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712 Main Street, Houston, Texas

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Main lobby

One of the city’s historic buildings undergoes an elevator modernization.

In 2012, Grapevine, Texas-based Eklund’s Inc. and Schindler cooperated in an elevator-modernization project for CB Richard Ellis at Houston’s historic 712 Main Street. The art-deco skyscraper, designed by Alfred C. Finn, Kenneth Franzheim and J.E.R. Carpenter, was constructed in 1929 by real-estate mogul, banker and newspaper publisher Jesse H. Jones. The 800,000-sq.-ft. tower stands 36 stories tall and was the tallest in Houston until 1963. Having changed ownership over the years, the property was most recently the JP Morgan Chase Bank Building. Prior to that, it was the Gulf Building.

The elevator modernization project included updating the elevator mechanics and interiors to match the style and quality of the building, which includes a 15,000-sq.-ft. retail banking center on the ground floor with 43-ft. ceilings, marbled floors and walls, and large stained-glass windows. Eklund’s was charged with designing modern cab interiors for eight passenger elevators and one freight elevator. Incorporating the original metal art-deco grille at the top perimeter of the existing elevator cabs was a key aspect of the company’s design.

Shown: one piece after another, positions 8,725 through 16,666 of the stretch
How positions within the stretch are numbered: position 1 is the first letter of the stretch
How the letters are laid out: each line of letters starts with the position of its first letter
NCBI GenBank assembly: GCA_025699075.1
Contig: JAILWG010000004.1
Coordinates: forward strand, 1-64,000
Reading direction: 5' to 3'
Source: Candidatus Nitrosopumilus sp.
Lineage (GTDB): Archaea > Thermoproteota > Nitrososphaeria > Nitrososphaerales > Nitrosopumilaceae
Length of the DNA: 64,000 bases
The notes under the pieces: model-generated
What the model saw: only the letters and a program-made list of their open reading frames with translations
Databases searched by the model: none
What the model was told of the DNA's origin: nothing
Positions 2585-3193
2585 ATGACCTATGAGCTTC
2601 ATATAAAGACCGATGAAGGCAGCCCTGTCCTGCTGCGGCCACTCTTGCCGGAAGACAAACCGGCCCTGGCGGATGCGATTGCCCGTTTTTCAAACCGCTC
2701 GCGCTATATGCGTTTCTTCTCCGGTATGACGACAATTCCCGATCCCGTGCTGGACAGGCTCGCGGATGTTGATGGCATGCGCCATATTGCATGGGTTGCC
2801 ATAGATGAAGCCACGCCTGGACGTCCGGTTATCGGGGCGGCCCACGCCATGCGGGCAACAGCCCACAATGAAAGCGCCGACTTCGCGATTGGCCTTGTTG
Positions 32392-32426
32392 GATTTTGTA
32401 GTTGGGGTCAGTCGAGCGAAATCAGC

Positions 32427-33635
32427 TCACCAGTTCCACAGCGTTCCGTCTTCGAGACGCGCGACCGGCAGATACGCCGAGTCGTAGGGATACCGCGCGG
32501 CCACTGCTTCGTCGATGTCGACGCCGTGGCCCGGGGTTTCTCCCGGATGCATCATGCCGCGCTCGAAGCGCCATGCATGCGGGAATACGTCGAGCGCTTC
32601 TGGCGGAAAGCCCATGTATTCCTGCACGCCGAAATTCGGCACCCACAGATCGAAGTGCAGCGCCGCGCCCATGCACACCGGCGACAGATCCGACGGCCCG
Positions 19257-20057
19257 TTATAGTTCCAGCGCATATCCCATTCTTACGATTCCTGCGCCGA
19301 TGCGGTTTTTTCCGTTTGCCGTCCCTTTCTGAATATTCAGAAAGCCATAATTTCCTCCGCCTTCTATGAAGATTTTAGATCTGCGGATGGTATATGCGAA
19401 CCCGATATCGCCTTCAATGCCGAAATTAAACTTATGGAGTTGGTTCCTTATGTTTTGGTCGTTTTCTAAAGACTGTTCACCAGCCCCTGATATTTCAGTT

After considering various materials and design options, materials considered modern, elegant and complementary to the grandeur of the building were chosen. The upper panels are constructed of polished Botticino Fiorito stone and framed in stainless-steel edging. Decorative Cambridge-patterned metal with stainless-steel edging provides a textured contrast for the lower panels. The frieze is recessed black plastic laminate, and the base is flush stainless steel. The handrail (also stainless steel) rests on a flush stainless-steel handrail backer. A lacquered painted ceiling houses LED downlights, and fluorescent perimeter lighting highlights the original decorative grill incorporated above the upper panels. It was Eklund’s intention that, following this work, the craftsmanship displayed would be admired for another 80-plus years.

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